Imagine online learning communities. Personal learning networks. An Internet device for every teacher and student. Ubiquitous access to the Web.
If you think those ideas are taken from the latest edition of some fringe, technocrazed education group, think again. This is the federal government talking, as in the Obama administration's new National Education Technology Plan, which was released earlier this spring. Titled "Transforming American Education: Learning Powered by Technology," the authors of the plan aren't kidding around; this really is transformation through technology, not just tinkering on the edges.
For example, take this compelling vision of learning: "Technology provides access to more learning resources than are available in classrooms, and connections to a wider set of 'educators' including teachers, parents, experts, and mentors outside the classroom. On-demand learning is now within reach, supporting learning that is life-long and life-wide."
Reform is Not Enough
The thrust of the plan is to give students ample opportunity to learn on their own, based on their own interests, in much more self-directed ways than the current idea of a classroom permits. It recognizes that schools are facing a vastly different and fast-changing landscape, and that reform just isn't going to cut it. If we are to fully prepare our students for the learning environments they will be living in, we have to give them opportunities to pursue their own learning using technology, but not just while they are with us in school.
As the authors of the plan state: "Outside school, students are free to pursue their passions in their own way and at their own pace. The opportunities are limitless, borderless, and instantaneous. The challenge for our education system is to leverage the learning sciences and modern technology to create engaging, relevant, and personalized learning experiences for all learners that mirror students' daily lives and the reality of their futures."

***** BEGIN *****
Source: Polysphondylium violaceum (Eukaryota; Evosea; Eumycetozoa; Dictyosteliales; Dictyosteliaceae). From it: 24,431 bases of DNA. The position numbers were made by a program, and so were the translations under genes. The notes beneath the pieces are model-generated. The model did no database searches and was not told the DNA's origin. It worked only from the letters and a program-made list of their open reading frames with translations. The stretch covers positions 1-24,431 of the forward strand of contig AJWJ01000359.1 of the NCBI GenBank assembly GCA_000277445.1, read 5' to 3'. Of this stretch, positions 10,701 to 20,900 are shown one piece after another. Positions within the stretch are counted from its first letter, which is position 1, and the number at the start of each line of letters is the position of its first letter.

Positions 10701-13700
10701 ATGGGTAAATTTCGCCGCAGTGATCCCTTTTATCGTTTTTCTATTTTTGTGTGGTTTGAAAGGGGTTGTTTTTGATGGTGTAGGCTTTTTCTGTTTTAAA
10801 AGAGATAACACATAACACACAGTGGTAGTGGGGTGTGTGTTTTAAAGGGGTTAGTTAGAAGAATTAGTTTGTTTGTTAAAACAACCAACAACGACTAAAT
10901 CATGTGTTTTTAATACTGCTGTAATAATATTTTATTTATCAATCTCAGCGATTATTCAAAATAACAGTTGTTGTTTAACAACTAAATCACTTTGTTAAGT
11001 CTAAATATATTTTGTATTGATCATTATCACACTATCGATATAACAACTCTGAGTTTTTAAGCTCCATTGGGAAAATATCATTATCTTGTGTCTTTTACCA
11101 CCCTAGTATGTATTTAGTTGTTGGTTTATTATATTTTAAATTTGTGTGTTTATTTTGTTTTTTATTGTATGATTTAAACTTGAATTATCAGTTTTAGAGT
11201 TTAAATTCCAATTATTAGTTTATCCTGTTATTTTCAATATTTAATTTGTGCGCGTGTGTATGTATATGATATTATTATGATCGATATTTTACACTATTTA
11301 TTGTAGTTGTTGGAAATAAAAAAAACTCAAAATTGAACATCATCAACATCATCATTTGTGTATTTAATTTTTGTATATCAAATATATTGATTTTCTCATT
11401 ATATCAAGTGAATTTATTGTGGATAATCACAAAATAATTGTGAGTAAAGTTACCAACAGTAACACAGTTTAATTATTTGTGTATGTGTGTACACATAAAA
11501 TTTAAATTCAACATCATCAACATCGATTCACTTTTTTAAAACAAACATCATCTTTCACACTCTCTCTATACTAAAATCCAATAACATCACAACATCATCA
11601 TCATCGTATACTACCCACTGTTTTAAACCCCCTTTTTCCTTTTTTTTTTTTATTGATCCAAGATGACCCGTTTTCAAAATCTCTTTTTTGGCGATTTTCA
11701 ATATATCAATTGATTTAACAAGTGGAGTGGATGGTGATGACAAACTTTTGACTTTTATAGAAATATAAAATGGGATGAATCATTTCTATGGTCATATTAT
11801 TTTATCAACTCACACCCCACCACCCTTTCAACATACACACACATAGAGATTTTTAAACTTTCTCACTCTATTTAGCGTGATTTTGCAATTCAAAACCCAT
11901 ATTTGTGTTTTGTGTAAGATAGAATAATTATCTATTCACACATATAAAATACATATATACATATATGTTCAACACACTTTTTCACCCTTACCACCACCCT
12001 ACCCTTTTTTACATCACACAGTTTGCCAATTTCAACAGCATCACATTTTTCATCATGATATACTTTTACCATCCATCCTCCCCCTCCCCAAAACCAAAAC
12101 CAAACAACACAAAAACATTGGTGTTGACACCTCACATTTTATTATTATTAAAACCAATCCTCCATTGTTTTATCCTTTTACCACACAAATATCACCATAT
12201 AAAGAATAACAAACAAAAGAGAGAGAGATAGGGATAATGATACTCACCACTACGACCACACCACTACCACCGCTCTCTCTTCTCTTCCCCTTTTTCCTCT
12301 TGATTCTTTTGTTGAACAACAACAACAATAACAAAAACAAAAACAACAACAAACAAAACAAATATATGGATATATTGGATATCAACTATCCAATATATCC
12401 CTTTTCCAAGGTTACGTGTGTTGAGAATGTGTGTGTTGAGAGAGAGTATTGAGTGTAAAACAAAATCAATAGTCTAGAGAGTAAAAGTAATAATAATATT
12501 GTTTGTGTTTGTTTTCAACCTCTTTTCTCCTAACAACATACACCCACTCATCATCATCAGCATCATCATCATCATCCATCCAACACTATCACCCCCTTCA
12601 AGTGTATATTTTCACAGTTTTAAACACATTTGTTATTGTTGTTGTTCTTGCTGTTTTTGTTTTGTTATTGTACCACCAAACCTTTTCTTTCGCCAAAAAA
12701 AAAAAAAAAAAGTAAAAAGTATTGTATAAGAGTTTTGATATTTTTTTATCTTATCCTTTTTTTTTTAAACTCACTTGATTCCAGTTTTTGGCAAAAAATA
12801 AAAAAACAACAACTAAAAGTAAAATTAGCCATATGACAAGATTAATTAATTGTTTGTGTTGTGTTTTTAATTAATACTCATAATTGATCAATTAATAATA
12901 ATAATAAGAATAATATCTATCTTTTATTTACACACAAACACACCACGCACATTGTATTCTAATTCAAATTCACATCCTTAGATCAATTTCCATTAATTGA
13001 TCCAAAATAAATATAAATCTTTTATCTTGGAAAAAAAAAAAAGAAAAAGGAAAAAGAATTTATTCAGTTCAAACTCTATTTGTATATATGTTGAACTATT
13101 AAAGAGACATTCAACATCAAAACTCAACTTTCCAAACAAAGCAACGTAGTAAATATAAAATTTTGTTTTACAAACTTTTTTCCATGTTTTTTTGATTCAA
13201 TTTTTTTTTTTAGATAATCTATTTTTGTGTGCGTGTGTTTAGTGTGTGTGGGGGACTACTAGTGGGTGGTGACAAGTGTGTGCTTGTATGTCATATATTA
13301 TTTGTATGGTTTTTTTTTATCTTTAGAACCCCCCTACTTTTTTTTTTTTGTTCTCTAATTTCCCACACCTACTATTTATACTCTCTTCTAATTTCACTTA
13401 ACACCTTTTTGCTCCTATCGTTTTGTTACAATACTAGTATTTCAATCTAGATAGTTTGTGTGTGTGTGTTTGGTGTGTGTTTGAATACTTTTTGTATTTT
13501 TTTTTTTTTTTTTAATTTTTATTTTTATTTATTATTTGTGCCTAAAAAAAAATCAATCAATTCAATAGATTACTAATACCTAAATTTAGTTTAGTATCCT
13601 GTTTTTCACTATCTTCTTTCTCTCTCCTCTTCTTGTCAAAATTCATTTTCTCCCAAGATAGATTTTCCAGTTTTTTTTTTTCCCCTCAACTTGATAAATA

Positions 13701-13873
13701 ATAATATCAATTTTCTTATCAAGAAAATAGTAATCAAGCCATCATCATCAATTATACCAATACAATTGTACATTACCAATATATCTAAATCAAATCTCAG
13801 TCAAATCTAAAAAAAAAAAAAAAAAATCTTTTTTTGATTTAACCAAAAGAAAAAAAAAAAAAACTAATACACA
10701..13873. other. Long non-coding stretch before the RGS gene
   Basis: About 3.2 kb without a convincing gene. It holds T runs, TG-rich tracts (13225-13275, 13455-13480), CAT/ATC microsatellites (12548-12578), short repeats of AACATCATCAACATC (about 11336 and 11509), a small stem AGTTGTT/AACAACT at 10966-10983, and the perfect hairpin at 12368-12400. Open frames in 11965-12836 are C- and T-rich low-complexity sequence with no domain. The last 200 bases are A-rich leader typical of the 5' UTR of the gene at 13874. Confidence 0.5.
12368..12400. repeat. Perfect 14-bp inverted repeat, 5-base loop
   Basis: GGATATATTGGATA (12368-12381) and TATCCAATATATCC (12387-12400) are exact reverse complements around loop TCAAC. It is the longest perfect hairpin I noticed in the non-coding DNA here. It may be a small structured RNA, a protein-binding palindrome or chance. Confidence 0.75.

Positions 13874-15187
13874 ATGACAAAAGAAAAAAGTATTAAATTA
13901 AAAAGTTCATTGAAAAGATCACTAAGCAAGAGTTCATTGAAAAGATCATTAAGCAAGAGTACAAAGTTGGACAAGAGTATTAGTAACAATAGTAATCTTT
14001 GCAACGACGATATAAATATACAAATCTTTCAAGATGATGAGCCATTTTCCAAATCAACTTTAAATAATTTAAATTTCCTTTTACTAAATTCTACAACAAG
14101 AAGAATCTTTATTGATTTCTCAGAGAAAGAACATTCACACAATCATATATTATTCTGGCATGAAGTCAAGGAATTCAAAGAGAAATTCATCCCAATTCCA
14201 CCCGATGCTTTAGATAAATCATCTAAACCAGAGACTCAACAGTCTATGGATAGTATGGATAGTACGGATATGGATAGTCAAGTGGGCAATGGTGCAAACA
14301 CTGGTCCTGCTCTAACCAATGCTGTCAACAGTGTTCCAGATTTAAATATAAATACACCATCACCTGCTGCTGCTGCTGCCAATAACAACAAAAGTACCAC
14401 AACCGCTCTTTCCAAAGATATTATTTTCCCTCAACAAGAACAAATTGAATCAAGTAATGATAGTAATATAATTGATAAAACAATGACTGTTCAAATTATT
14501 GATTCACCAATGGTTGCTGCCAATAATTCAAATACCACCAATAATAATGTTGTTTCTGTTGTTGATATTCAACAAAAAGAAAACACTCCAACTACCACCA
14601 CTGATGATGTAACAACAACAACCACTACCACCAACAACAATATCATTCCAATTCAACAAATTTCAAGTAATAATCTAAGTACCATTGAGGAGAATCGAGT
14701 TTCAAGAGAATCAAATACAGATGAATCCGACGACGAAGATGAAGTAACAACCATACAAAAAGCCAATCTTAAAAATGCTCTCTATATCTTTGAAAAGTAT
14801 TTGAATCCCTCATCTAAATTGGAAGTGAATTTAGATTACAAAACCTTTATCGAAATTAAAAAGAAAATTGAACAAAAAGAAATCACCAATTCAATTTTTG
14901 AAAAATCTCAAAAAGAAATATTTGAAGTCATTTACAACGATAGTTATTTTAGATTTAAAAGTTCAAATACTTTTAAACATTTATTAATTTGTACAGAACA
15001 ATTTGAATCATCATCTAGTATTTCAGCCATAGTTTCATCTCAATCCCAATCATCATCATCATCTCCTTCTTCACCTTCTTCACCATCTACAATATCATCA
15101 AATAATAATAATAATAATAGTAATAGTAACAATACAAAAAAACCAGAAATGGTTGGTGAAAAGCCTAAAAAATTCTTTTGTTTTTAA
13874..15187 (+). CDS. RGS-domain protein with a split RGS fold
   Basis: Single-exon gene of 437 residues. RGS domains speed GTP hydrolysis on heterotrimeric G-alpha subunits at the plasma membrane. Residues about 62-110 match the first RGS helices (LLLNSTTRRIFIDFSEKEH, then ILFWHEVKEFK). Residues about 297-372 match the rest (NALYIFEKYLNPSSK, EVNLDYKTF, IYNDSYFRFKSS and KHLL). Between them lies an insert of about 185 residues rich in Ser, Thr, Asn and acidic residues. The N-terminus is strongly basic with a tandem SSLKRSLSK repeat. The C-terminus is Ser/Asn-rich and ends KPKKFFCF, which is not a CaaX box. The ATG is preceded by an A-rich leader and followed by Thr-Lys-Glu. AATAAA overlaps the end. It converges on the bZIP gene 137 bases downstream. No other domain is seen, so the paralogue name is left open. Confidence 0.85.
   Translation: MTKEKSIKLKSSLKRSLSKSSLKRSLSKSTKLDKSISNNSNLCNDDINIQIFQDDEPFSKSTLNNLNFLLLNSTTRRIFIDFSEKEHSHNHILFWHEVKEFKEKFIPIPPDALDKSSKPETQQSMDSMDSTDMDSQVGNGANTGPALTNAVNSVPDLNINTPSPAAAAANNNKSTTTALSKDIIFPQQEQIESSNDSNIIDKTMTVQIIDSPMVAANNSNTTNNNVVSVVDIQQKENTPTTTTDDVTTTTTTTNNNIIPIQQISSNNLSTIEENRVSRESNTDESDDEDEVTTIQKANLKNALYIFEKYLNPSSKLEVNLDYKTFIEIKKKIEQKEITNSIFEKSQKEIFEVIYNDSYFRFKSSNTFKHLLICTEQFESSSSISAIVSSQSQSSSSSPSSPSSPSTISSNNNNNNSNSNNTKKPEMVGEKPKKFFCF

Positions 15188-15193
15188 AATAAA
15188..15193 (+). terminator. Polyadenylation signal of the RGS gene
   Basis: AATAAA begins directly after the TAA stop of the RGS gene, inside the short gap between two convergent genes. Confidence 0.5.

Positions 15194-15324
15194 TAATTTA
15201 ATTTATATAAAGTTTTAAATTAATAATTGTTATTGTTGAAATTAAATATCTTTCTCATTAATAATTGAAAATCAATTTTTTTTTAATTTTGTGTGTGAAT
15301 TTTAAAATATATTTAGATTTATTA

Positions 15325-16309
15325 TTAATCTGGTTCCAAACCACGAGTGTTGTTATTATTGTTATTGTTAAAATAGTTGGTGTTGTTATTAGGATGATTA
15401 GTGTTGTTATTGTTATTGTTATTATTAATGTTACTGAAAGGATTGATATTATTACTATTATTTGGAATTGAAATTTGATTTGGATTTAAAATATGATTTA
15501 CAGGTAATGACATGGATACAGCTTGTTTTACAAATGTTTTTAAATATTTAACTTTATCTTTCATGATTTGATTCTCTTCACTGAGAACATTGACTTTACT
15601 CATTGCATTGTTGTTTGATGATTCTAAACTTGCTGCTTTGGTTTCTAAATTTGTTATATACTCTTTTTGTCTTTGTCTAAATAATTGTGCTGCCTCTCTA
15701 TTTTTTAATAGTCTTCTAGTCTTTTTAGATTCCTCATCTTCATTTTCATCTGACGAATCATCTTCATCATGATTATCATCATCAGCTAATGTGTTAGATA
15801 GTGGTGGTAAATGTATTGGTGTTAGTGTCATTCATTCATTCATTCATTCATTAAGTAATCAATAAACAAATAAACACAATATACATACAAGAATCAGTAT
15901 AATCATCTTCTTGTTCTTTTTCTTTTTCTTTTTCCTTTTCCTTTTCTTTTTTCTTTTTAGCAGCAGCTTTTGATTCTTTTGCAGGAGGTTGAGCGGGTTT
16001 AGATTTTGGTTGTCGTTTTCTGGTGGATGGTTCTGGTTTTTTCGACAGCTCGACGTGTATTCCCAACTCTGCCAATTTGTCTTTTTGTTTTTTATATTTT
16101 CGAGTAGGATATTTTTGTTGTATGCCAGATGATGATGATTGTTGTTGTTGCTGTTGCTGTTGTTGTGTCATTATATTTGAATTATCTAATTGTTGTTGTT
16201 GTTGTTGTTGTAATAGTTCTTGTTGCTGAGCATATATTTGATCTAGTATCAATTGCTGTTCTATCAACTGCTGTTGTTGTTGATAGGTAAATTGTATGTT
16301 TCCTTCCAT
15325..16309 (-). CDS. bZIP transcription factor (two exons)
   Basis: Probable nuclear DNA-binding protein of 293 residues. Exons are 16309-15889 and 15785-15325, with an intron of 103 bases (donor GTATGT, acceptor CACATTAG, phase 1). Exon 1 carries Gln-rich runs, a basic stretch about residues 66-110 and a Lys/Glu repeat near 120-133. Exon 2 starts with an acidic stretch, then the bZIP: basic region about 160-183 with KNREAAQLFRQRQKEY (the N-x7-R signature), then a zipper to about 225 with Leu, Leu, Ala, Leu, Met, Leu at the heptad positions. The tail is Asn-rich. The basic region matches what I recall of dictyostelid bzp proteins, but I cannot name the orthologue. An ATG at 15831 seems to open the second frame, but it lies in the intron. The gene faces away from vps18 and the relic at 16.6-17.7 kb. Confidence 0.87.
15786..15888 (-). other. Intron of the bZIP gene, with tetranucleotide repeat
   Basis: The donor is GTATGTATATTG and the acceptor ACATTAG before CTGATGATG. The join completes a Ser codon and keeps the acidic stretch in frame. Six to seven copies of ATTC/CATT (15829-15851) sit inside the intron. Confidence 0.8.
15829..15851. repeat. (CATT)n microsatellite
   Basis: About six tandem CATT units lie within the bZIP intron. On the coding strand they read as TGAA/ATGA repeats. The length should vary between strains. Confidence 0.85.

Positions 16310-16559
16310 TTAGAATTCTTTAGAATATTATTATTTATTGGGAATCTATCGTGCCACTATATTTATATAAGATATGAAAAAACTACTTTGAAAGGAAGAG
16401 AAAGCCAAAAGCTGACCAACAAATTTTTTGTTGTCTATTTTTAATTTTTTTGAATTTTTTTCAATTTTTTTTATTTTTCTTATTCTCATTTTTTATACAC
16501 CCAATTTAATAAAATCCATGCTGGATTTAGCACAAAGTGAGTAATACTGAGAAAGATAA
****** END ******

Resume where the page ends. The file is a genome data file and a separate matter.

Those online learning communities and personal learning networks mentioned above are where our teachers should be doing their personal learning as well, developing a "connected teaching" model for the classroom. They should be sharing and collaborating online with other teachers across the hall and across the globe, not only to pursue their own passions but to more fully understand the ways to bring technology and these new learning opportunities to their students in effective and safe ways.
Ubiquitous Access for All
The plan also calls for every teacher and student to have a device to not only communicate and access information, but also create, publish and otherwise participate in the multitude of learning interactions online. Obviously, that requires access both inside and outside of school, and it suggests that we may want to follow Finland's lead: late last year, the country legislated broadband access for all of its citizens by 2012.
But for all of the impressive rhetoric around transformation, the obvious irony is that in many ways, this plan is in direct opposition to the administration's other education plan, Race to the Top. at policy is all about standardization, not transformation, and it certainly paints a vastly different picture of teacher-learners. RTTT also doesn't have any focus on making technology accessible in ways that will change how schools approach learning. And yet, to date, the NETP has gotten little notice.
Still, this is an impressive vision, one that can be added to the growing body of research from which we can build a compelling case for change. Take the National Council of Teachers of English's new literacies, for example, or the fresh research from both the MacArthur and Pew Foundations that suggests that students' ability to learn on their own, outside of school, using technology in global, collaborative ways, will be crucial to their success.
Unfortunately, that's not something most schools are focused on. At the very least, this new NETP gives us a very compelling reason to get there.
Will Richardson is an author and educator who also blogs about teaching and learning at weblogg-ed.com.